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GabrieleNovembri1027
Posts: 171
Registered: ‎01-24-2009
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EC8-4.3.1 (7) Reduced moment of Inertia

1810 Views, 13 Replies
11-28-2011 01:01 PM

Hi All
I'm trying to use the reduced moment of inertia of the cross sections of concrete elements to fulfill the rules of EC8-4.3.1 (7) and DM14/01/2008. Both codes require that: "Unless a more accurate analysis of the cracked elements is performed, the elastic flexural and shear stiffness properties of concrete and masonry elements may be taken to be equal to one-half of the corresponding stiffness of the uncracked elements".

 

The mechanism offered by the moment of inertia reduction  is dedicated to this?

 

sezione.PNG


How should be interpreted what reported in the manual "The Reduction of mom. of inertia option lets you specify coefficients reducing the section's moments of inertia (Ix, Iy, or Iz) in a section definition (RC beam or RC column). The reduction is associated with properties of a given section and it is not a global anlaysis parameter. Reduced moments of inertia are displayed (in tables or in dialogs) as current section properties. Reduced properties are considered in static calculations and are transferred to the design modules


How the reduced moment of inertia affect the calcuation of the reinforcement as, according to the manual, the reduced value is passed to design modules:smileysurprised:

In my opinion ULS and SLS verification should not be be affected by the reduced value !?

 

Any suggestion ?

Thanks

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Artur.Kosakowski
Posts: 5,115
Registered: ‎12-17-2010

Re: EC8-4.3.1 (7) Reduced moment of Inertia

11-29-2011 12:29 AM in reply to: GabrieleNovembri1027

The coefficients entered in this dialog influence values of moments of inertia only in static analysis of the model. The RC Design modules calculate reduction of stiffness (when appropriate) based on cross sections of elements themselves. The only influence of these coefficients in the RC design modules are when you want to calculate buckling lengths of columns based on the stiffness of adjoining elements and when you scale 'elastic' deflections calculated during static analysis of the entire model to get 'cracked' deflection of a designed beam. For the latter the reduction of stiffness calculated by the design module is compared not to the uncracked (elastic) stiffness of the beam (static analysis) but to its reduced value (coefficient * Iy).

 

If you find your post answered press the Accept as Solution button please. This will help other users to find solutions much faster. Thank you.

 

 



Artur Kosakowski
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Mentor
GabrieleNovembri1027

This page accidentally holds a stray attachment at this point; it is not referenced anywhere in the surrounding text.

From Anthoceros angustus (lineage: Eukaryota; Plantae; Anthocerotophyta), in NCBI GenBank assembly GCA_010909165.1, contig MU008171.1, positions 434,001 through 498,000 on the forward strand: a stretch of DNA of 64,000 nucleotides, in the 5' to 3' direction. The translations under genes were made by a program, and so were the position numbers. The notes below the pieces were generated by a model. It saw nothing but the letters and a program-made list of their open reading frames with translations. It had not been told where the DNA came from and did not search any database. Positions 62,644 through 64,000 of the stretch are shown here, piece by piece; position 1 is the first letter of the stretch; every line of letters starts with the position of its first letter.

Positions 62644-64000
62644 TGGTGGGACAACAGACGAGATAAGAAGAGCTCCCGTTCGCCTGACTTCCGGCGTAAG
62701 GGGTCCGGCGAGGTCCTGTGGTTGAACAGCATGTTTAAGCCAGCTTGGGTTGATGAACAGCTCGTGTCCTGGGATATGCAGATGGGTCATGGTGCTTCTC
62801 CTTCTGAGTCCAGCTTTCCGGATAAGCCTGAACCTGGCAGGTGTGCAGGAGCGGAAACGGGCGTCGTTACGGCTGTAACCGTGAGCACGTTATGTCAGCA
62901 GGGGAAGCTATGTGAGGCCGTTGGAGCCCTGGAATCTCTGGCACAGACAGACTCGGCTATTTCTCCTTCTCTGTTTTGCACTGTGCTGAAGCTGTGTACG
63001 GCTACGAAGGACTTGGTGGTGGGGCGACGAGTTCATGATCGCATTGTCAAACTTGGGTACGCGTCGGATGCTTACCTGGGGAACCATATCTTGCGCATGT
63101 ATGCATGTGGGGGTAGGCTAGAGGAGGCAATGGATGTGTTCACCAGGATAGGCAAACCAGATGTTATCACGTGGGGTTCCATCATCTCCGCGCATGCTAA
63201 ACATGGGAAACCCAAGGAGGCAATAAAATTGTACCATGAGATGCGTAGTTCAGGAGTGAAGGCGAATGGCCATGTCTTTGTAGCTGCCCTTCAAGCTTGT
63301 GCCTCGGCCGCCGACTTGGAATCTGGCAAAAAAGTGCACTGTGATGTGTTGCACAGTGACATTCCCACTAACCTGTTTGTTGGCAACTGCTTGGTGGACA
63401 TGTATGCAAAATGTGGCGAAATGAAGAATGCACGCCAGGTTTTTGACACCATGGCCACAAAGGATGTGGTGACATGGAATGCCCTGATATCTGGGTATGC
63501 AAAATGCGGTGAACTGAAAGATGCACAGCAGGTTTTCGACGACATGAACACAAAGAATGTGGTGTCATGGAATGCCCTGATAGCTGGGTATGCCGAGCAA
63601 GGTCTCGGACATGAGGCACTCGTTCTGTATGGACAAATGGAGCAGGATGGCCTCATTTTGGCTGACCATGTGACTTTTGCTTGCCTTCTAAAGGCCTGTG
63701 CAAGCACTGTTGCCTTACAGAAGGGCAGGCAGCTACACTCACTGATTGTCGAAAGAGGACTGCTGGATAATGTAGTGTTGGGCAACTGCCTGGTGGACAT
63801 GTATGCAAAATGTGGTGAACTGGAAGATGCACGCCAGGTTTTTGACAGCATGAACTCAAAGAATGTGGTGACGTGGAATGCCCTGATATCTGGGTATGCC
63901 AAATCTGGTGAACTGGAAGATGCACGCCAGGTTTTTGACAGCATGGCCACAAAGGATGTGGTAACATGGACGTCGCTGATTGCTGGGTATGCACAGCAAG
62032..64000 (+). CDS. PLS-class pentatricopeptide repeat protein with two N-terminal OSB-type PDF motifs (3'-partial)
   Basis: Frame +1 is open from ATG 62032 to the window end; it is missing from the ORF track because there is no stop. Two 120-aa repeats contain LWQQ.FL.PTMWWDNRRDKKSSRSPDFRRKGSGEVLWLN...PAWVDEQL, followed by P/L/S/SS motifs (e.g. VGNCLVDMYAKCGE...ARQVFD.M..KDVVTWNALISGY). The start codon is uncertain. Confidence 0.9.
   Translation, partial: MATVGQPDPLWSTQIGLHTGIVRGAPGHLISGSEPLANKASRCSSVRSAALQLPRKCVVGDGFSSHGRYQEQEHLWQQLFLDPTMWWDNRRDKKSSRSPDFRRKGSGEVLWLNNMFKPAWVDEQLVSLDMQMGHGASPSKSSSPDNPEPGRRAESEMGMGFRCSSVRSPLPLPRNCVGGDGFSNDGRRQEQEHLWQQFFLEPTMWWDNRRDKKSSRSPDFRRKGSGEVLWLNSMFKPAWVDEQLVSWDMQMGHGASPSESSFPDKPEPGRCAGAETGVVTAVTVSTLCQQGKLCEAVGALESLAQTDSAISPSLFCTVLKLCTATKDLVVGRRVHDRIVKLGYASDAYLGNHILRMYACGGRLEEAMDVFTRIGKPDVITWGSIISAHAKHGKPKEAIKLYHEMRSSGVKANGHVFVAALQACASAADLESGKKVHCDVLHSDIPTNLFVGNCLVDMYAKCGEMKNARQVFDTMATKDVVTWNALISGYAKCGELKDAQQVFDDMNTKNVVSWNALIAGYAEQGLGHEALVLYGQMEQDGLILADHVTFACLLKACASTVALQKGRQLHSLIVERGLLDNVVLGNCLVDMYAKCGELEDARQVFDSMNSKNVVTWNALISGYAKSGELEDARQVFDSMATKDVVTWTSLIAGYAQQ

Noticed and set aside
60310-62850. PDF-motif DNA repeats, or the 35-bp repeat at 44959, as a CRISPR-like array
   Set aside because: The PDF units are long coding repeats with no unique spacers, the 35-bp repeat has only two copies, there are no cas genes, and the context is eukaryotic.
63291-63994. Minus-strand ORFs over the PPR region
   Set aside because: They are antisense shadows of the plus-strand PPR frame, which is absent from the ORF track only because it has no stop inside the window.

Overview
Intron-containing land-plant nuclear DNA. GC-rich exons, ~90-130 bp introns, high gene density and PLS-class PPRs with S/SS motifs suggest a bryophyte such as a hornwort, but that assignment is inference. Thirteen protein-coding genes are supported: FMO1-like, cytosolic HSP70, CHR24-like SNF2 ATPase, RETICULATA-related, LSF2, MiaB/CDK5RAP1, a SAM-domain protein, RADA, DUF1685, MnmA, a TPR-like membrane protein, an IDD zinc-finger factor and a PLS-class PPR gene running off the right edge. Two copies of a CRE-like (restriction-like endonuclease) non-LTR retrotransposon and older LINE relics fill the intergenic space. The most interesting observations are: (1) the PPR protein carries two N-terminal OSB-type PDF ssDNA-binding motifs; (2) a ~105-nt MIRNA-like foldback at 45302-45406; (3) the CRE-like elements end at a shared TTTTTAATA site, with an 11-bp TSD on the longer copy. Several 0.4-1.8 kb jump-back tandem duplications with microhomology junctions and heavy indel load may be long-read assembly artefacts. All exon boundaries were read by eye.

Posts: 171
Registered: ‎01-24-2009

Re: EC8-4.3.1 (7) Reduced moment of Inertia

11-29-2011 03:18 PM in reply to: Artur.Kosakowski

Hi Atrtur,
Thank you for your attention. Remain for me something to understand in your answer:


“when you scale 'elastic' deflections calculated during static analysis of the entire model to get 'cracked' deflection of a designed beam. For the latter the reduction of stiffness calculated by the design module is compared not to the unchecked (elastic) stiffness of the beam (static analysis) but to its reduced value (coefficient * Iy).”


What do you mean with ‘scaled’ 'elastic' deflection and 'cracked' deflection ?. The displacement calculated with a reduced inertia should already be "scaled" in the sense that the reduction should simulate the situation just before the formation of plastic hinges. It should simulate the sections "cracked" !

 

I noticed also that in RC module  the inflection of a beam varies using the reduced moment of inertia (see picture ..probably the explanation of symbols is not correct). In the latter case the beam have reduced inertia.

rc module.PNG

Thanks

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Artur.Kosakowski
Posts: 5,115
Registered: ‎12-17-2010

Re: EC8-4.3.1 (7) Reduced moment of Inertia

11-29-2011 11:37 PM in reply to: GabrieleNovembri1027

Gabriele,


“when you scale 'elastic' deflections calculated during static analysis of the entire model to get 'cracked' deflection of a designed beam. For the latter the reduction of stiffness calculated by the design module is compared not to the unchecked (elastic) stiffness of the beam (static analysis) but to its reduced value (coefficient * Iy).”


What do you mean with ‘scaled’ 'elastic' deflection and 'cracked' deflection ?. The displacement calculated with a reduced inertia should already be "scaled" in the sense that the reduction should simulate the situation just before the formation of plastic hinges. It should simulate the sections "cracked" !

 

Discussing a RC Beam there are two locations where you can see the values of its deflection. First you can see it after calculating the model (this is what I mean by the elastic deflection) where as you correctly expect the reduced value of moment of inertia is used but the next step is to calculate it in the RC Beam design module. As you well know when you export a beam from the model to the design module the design is based on values of internal forces 'taken' from the static calculations of the model rather than based on 'loads' applied to the beam as when you use the design module in the stand alone mode. If so the deflection calculated in the design module (this is what I refer to as cracked deflection) is based on the 'elastic' deflection calculated for the beam in the model and the reduced value of beam stiffness (calculated for real value of reinforcement and corresponding cracks) estimated in the RC Beam design module as we can see on the screen capture you attached below.